Abnormal motor patterns in the framework of the equilibrium-point hypothesis: a cause for dystonic movements?

Mark Latash, Simon R. Gutman

Research output: Contribution to journalArticle

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Abstract

Until now, the equilibrium-point hypothesis (λ model) of motor control has assumed nonintersecting force-length characteristics of the tonic stretch reflex for individual muscles. Limited data from animal experiments suggest, however, that such intersections may occur. We have assumed the possibility of intersection of the characteristics of the tonic stretch reflex and performed a computer simulation of movement trajectories and electromyographic patterns. The simulation has demonstrated, in particular, that a transient change in the slope of the characteristic of an agonist muscle may lead to temporary movement reversals, hesitations, oscillations, and multiple electromyographic bursts that are typical of movements of patients with dystonia. The movement patterns of three patients with idiopathic dystonia during attempts at fast single-joint movements (in the elbow, wrist, and ankle) were recorded and compared with the results of the computer simulation. This approach considers that motor disorders in dystonia result from faulty control patterns that may not correlate with any morphological or neurophysiological changes. It provides a basis for the high variability of dystonic movements. The uniqueness of abnormal motor patterns in dystonia, that precludes statistical analysis across patients, may result from subtle differences in the patterns of intersecting characteristics of the tonic stretch reflex. The applicability of our analysis to disordered multijoint movement patterns is discussed.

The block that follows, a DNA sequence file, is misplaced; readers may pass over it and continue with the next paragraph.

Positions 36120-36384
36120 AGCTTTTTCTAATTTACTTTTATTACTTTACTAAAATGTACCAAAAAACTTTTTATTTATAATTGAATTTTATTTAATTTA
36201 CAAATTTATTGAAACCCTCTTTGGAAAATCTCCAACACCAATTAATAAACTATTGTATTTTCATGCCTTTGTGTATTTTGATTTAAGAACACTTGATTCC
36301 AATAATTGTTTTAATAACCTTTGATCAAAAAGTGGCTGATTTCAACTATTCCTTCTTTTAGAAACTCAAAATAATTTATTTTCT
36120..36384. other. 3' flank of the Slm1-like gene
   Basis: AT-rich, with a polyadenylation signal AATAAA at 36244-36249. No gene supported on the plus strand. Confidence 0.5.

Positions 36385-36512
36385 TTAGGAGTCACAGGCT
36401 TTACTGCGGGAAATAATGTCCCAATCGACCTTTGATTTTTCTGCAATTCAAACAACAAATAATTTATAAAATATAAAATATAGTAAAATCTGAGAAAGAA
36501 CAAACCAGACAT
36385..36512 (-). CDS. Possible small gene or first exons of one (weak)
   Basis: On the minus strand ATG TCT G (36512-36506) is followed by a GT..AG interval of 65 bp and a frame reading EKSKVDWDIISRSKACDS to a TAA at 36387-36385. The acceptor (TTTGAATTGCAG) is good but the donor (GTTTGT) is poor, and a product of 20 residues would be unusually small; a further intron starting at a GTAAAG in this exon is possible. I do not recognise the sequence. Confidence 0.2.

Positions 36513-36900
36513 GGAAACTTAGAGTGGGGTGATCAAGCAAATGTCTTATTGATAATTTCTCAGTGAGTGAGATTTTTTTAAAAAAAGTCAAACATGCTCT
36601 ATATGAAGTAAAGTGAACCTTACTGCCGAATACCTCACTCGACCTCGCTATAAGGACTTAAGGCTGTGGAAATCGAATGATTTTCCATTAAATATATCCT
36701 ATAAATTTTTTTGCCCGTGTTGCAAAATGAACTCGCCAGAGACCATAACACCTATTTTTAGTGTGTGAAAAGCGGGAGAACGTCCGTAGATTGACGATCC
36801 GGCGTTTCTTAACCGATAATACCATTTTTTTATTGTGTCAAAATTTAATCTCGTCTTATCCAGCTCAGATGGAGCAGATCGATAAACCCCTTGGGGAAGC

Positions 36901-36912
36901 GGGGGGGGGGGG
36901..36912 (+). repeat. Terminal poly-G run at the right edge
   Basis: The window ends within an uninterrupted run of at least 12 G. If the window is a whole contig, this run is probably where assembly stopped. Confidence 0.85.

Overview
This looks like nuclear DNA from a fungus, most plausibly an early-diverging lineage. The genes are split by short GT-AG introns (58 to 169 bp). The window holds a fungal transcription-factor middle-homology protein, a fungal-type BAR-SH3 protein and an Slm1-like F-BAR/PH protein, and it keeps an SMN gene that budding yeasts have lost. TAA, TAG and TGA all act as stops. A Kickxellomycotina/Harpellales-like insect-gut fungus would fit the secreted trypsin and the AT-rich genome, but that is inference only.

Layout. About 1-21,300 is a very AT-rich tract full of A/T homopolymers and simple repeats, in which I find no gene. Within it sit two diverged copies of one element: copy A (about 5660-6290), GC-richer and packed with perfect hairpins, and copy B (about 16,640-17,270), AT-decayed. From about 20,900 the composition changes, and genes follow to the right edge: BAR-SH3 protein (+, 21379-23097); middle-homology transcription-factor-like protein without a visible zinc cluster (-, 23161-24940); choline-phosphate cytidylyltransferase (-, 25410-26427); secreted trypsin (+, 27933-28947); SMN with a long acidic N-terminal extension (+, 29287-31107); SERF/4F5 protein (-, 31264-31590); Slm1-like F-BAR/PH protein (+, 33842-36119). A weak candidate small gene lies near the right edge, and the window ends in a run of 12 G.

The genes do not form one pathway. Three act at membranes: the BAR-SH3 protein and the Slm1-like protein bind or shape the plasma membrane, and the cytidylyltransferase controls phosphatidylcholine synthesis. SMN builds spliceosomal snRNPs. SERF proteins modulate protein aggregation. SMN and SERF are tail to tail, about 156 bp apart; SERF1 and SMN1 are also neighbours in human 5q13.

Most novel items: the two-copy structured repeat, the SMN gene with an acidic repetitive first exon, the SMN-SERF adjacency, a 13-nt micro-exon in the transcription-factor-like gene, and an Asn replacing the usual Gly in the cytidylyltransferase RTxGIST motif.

Original languageEnglish (US)
Pages (from-to)87-94
Number of pages8
JournalBiological Cybernetics
Volume71
Issue number1
DOIs
Publication statusPublished - May 1 1994

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All Science Journal Classification (ASJC) codes

  • Biotechnology
  • Computer Science(all)

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